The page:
Six ways Artificial Intelligence (AI) is transforming law practice

18 Sep 2020 10:00 am

Six ways Artificial Intelligence (AI) is transforming law practice

The practice of law is being transformed by Artificial Intelligence (AI). In many ways they are congruent as both the practice of law and AI look to historical examples in order to infer rules to apply to new situations.

Law is essentially a system of formal logic in which truths derived from precedent are applied to the available facts to reach a conclusion or outcome. AI, when used in the practice of law, is essentially the application of machine learning to achieve the same outcome. [1]

Recent research sees the current growth of AI in transforming the legal profession falling into the following six categories:

  1. Due diligence

    Litigators perform due diligence with the help of AI tools to uncover background information. Contract review falls into this category as AI can, “identify contract types (even in multiple languages) based on pattern recognition in how the document is drafted. AI contracting software trains its algorithm on a set of data (contracts) to recognise patterns and extract key variables (clauses, dates, parties, etc.). This allows a firm to manage its contracts more effectively as the algorithm knows – and can easily access – what is in each contract. AI software also offers simple prediction, which has implications for due diligence: AI contracting software can quickly sort through a large volume of contracts and flag individual contracts based on firm-specified criteria.”[2]

    Legal research falls into this category, with AI providing researchers with wide ranging, accurate and intuitive search capabilities.  The adoption of electronic discovery will allow for the processing of vast amounts of electronically stored information, identifying which can be used with certainty as evidence in court cases.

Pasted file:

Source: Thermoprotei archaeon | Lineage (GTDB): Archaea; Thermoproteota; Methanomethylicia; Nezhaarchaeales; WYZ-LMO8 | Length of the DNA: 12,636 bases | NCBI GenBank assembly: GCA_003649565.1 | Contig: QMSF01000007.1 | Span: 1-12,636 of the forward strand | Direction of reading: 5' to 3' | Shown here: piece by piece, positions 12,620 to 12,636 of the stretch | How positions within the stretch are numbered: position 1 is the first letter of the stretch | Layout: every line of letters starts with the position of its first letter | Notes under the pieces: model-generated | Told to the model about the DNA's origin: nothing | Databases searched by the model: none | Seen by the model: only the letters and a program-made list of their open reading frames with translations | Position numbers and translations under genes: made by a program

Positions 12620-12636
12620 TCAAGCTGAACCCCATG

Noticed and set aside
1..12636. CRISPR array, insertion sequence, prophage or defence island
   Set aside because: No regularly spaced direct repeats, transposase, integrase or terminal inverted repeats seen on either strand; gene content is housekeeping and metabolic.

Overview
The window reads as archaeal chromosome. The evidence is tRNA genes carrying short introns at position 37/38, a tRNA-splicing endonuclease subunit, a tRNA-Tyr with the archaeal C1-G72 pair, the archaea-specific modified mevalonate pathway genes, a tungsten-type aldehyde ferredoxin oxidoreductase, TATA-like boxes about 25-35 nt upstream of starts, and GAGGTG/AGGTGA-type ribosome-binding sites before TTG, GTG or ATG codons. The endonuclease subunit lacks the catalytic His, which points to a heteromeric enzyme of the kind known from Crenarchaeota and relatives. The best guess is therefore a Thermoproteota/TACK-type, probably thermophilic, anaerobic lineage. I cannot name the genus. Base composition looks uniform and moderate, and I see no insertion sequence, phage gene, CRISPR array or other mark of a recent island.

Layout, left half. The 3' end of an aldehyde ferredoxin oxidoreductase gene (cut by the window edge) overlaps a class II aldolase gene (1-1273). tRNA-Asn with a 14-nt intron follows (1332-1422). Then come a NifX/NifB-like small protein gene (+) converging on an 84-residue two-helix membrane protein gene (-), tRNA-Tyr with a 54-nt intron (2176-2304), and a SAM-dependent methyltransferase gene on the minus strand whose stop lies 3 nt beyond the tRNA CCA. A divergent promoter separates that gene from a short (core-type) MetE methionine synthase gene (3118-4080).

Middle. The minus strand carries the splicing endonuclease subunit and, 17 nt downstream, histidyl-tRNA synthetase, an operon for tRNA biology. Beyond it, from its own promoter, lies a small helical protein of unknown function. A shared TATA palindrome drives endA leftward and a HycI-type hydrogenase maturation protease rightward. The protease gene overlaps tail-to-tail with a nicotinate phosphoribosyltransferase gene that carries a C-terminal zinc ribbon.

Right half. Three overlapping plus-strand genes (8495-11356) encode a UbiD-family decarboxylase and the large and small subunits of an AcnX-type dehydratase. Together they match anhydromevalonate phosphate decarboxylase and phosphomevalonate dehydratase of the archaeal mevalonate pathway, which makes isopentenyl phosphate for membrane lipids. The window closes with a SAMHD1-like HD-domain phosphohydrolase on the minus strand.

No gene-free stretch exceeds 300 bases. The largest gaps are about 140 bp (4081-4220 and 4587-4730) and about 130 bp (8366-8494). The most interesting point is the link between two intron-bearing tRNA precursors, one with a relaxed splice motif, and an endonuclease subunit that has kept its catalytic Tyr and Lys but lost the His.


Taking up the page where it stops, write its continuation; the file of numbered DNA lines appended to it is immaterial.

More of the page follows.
2. Legal analytics/Prediction technology

    Lawyers can use data points from past case law, win/loss rates and a judge’s history to provide insights from large volumes of data. In practice, legal analytics tools are helping lawyers make data-driven decisions on which to build their legal strategies. This could mean things like knowing the probability of a specific motion outcome, how seemingly unrelated cases connect, or how much a settlement award could be.[3]

  3. Document automation

    Law firms will not only use software templates to create “filled out” or completed documents based on data inputs, for example LexisConvey, but AI contracting technologies could eventually see contracts evolving and essentially writing themselves according to contracting standards and historical precedents as required by parties to the contracts.

  4. Intellectual property

    AI tools will let lawyers and all stakeholders analyse large IP portfolios, allowing them to draw insights from the content and develop strategies based on data that has been processed and cleansed, eliminating any mistakes, inconsistencies, or inaccuracies. [4]

  5. Electronic billing

    Allowing lawyers to accurately log daily activities by the minute and to bill according to different charging methods – namely flat fee, contingency fees or hourly rates – electronic billing also addresses automatic validation and compliance issues.

  6. Visualisation tools

    Insights derived from data analysis are further enhanced by graphic visualisation tools which allow lawyers to scan, filter, uncover relationships and to interpret results, most applicable to the legal strategy required. For example, views indicating whether a case has gone on appeal, whether it was upheld or not and its precedential value based on its treatment in subsequent judgments.

Understanding what AI can and cannot do is necessary for its correct implementation and use by lawyers and law firms. Whatever one’s reservations, there is no doubt that AI is going to transform the practice of law.

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